Vietnam raises East Sea disputes at Asian security forum

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Defense Minister Phung Quang Thanh on Thursday led a delegation to attend an Asia-Pacific security forum in Singapore where recent problems in the East Sea are expected to dominate discussions.

 

The annual Shangri-La Dialogue this year, held June 3-5, has attracted the participation of 28 countries including major powers like the US and Russia. China's Defense Minister Liang Guanglie will also attend the event for the first time where he will talk about China's international security cooperation.

 

Nguyen Chi Vinh, Vietnam's Deputy Defense Minister, told Thanh Nien that Thanh will draw attention in his speech to marine security issues, including territorial disputes and safety for fishermen.

 

"We will also mention security problems that are facing us and make public our security policies," Vinh said.

 

The tenth conference takes place amidst escalated tensions in Southeast Asia following recent clashes between China and regional countries in the East Sea.

 

Last Thursday, Chinese patrol ships entered Vietnam's territorial waters, cutting the cable of the state-owned Vietnam National Oil and Gas Group's ship which was then engaged in oil exploration work.

 

Vietnamese fishermen, meanwhile, have reported harassment by hundreds of Chinese ships while they were fishing in the country's waters. In some cases, they said, they were threatened with warning shots, prompting Vietnam's foreign ministry to send a protest note to the Chinese embassy in Hanoi on Thursday.

 

The Philippines has also accused China of illegally entering its waters and taking provocative action.

 

Local publication Malaya quoted the Philippines' Defense Secretary Voltaire Gamin as saying that he would bring up the matter at the conference.

 

Meanwhile, asked if Vietnam will talk about China's latest sovereignty violation, Vinh said: "I think what the international community and Vietnam are concerned about will be mentioned by the minister in his speech."

 

He said the Vietnamese delegation is also concerned about other major problems within the region and will support positive suggestions at the conference.

 

"The Vietnamese delegation aims to participate actively for the sake of peace and stability in the region, while protecting Vietnam's security and legitimate benefits," he said.

 

Clarity needed

 

Lawyer Hoang Ngoc Giao, former deputy chief of the foreign ministry's National Border Agency, told the Lao Dong newspaper that he hoped the East Sea's problems will be discussed "clearly" at the forum.

 

"If the East Sea's problems are discussed, it will be a good edge in terms of legality," Giao said.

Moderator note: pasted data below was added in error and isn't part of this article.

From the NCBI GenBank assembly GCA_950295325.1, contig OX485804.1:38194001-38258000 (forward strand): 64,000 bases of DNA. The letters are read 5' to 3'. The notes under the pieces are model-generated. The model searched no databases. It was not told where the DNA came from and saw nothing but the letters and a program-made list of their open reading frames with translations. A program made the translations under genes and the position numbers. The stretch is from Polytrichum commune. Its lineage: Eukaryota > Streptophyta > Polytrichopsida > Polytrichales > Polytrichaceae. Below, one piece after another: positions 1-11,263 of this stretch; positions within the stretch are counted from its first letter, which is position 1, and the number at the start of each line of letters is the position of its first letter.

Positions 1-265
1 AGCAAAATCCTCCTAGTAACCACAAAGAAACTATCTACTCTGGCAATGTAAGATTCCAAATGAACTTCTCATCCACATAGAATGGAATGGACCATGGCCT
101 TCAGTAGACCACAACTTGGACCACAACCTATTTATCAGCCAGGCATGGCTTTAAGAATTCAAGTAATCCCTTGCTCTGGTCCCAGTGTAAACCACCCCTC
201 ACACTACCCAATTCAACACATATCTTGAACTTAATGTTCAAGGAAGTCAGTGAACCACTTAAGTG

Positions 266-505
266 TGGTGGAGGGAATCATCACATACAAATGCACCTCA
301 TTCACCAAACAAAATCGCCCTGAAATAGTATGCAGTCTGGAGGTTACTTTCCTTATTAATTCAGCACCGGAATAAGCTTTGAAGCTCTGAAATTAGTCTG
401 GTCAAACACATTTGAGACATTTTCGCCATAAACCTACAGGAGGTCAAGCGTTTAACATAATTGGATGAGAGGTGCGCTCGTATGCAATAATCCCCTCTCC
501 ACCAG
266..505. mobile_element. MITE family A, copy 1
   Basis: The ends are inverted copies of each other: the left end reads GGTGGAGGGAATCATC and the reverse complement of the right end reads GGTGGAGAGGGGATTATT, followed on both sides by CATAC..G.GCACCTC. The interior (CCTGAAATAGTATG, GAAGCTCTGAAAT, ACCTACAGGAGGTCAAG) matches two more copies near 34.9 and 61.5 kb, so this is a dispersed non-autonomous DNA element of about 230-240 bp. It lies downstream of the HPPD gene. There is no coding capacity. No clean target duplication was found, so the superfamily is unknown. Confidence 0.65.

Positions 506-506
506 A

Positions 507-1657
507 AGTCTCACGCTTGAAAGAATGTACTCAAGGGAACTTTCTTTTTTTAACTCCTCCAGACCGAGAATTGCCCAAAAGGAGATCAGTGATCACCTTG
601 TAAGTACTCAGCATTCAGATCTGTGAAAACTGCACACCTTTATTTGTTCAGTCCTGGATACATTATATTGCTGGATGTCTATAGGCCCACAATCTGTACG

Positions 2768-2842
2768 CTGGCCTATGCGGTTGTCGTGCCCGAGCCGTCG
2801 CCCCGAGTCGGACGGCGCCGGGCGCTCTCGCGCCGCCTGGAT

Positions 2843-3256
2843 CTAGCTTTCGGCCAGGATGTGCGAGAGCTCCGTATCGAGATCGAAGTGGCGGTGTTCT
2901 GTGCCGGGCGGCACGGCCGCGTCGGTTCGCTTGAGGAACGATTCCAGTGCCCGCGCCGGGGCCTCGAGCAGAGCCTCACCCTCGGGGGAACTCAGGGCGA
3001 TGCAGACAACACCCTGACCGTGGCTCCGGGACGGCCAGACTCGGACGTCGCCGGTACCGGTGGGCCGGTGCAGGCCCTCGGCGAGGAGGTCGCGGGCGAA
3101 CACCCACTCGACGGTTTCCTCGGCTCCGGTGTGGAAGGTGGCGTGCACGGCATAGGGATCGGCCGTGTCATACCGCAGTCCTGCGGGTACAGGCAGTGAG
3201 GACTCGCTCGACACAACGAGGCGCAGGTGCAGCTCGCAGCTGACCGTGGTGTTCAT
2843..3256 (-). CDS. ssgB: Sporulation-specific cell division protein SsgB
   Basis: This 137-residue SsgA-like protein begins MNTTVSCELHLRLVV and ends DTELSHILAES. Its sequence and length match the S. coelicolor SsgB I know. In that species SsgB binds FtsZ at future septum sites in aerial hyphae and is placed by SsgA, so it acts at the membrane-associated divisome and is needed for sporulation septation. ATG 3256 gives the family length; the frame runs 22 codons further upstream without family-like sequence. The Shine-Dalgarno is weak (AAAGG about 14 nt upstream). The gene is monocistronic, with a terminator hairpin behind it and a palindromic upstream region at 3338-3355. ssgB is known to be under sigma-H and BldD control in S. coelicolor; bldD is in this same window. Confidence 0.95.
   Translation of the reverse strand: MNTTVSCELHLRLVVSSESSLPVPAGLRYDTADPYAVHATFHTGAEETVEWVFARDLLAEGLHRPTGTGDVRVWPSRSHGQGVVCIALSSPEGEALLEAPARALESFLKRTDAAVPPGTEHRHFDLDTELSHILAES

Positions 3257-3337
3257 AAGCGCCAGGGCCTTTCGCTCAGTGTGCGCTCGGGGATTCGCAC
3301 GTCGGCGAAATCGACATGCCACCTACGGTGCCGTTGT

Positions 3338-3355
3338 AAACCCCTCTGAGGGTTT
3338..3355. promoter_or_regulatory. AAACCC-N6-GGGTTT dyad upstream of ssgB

He noted that marine security concerns in the Southeast Asian region were shared by US, Russia, India and other countries outside the region.

 

Giao, like other experts, felt Vietnam should stress its sovereignty over the Hoang Sa (Paracel) and Truong Sa (Spratly) archipelagoes, and be firm in its response to China's attitude and contention that the East Sea was its "historical waters."

 

Vietnam needs to send warnings and protests to the United Nations, and ensure that its voice reaches the world, he said.

 

Vietnam also needs studies and reports on legal issues related to the East Sea.

 

"They are important documents of legality to show that our policies are right and legal," Giao said, urging the government to facilitate scholars' sharing their findings with othes in the region.

 

China has sent many of its scholars to work and study in Europe and North America, he said.

 

They have announced many academic materials showing their sovereignty over the archipelagos as well as the East Sea, but Vietnamese scholars have found those materials are fake and wrong.

 

"But they are still doing it. They are creating smokescreens everywhere."

 

Meanwhile, in an interview with the Ho Chi Minh City Phap Luat (Law) newspaper, Dinh Kim Phuc, an expert on seas and islands, warned that Vietnam should watch out for China's tactic of setting disputes aside and promoting joint-exploitation of resources when negotiating with other countries over disputed areas.

 

He said this "sounds like a détente", but in fact, it is an attacking strategy used at the negotiating table while waiting for a good chance to use force," Phuc said.

 

Phuc quoted experts on Chinese matters in Japan as saying that on one hand, China claims to solve disputes in peace, but on the other hand, it is trying to take up disputed areas with military force.

 

"Therefore, if we accept to negotiate with China with this way (on their terms), we will fall into their trap, accepting the premise that China has sovereignty over Vietnam's Hoang Sa and Truong Sa archipelagoes," he said.

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